One of the most common sayings regarding history is the old saw, attributed to the intellectual George Santayana, that "Those who cannot remember the past are condemned to repeat it." I realized how true this could be recently when I gave a simple response to a statement I read on Facebook.
The statement was from a site titled "History Uncovered," on which the writer referred to the "often-overlooked death camps of the Soviet Union."
My reaction? " 'Often-overlooked'? By whom? Alexander Solzhenitsyn won a Nobel Prize by spending his whole career writing about the Gulag."
The reactions to this simple statement of fact were all over the place, mainly from — I presume — younger readers who blamed their teachers for either ignoring the Soviet Gulag in favor of stressing The Holocaust or of overlooking the well-documented crimes of Josef Stalin. To which I remained silent, not interested in involving myself further in online arguments (because all too often they degenerate into simple name-calling, etc.).
But, of course, I thought this: Much of what I know of history I learned on my own — especially by reading books such as Solzhenitsyn's novel "One Day in the Life of Ivan Denisovich" — which apparently isn't on today's required reading lists.
Anyway, all of this is a long-winded way of announcing that a film titled "The Kingmaker" is scheduled to open on Friday at the Magic Lantern. The film is a documentary about the efforts of former Philippine First Lady Imelda Marcos not only to remake her own image but also to promote the political ambitions of her son, Ferdinand “Bongbong” Marcos Jr.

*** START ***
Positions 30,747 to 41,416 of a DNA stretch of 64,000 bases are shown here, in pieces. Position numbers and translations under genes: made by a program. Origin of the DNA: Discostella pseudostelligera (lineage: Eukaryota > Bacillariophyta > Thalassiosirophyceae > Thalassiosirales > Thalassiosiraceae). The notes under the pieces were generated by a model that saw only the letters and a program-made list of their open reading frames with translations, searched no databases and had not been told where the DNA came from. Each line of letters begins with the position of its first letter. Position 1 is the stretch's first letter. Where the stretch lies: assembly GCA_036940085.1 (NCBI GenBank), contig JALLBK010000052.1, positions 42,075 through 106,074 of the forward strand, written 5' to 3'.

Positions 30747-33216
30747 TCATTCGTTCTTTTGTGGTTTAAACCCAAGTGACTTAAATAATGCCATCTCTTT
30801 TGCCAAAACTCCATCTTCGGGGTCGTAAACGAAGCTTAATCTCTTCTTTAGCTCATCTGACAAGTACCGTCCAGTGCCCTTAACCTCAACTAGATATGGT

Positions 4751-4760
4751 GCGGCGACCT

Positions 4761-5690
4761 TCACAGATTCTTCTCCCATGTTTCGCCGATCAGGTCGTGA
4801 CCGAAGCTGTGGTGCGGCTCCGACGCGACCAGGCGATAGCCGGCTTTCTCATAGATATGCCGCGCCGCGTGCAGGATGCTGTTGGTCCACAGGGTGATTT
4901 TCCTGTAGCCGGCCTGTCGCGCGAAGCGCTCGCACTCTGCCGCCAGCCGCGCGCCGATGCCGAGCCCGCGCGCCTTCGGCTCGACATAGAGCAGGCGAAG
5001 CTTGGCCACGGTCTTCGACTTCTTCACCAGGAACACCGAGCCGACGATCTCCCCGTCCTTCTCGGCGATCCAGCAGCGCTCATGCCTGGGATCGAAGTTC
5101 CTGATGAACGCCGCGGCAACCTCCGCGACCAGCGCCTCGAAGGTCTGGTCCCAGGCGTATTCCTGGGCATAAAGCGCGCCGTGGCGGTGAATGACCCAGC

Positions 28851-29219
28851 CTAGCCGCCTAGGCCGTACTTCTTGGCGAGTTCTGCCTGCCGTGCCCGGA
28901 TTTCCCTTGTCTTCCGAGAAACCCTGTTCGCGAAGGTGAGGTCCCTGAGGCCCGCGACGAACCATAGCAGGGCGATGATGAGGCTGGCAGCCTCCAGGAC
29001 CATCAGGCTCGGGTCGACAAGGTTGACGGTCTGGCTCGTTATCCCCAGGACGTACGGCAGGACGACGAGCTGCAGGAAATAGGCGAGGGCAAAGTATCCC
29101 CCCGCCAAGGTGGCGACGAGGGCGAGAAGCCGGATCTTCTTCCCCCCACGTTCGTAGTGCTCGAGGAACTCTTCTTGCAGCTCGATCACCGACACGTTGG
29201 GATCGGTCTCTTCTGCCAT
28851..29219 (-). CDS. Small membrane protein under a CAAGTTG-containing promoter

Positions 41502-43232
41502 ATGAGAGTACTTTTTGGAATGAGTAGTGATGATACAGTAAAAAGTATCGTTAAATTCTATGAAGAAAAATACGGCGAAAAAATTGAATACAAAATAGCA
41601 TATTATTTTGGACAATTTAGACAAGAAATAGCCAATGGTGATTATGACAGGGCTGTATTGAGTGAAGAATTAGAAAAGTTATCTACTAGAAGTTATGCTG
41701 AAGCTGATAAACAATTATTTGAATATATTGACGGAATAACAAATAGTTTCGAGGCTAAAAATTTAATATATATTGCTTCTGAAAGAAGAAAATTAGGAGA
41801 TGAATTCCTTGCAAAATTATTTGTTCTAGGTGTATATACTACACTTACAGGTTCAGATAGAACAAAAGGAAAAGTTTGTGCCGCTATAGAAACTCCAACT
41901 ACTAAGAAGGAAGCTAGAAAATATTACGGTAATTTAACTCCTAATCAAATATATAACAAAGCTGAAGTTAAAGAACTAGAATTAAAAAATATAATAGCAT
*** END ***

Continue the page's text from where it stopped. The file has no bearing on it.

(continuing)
The film explores Marcos' checkered past and provides a scary look at her potential future. Says Washington Post critic Mark Jenkins, “ 'The Kingmaker' chills the soul by presenting shantytown residents and school kids who extol the Marcos regime and even endorse its eight-year period of martial law. Imelda Marcos is not the mother of all Filipinos, but some of them are happy to proclaim themselves her children."
Sounds ever so familiar. And viewers are invited to check out that Marcos regime history on their own, and to note the dangers.
No excuses allowed.
Local journalism is essential.
The journalists of The Spokesman-Review are a part of the community. They live here. They work here. They care. You can help keep local journalism strong right now with your contribution. Thank you.
Subscribe to the Coronavirus newsletter
Get the day’s latest Coronavirus news delivered to your inbox by subscribing to our newsletter.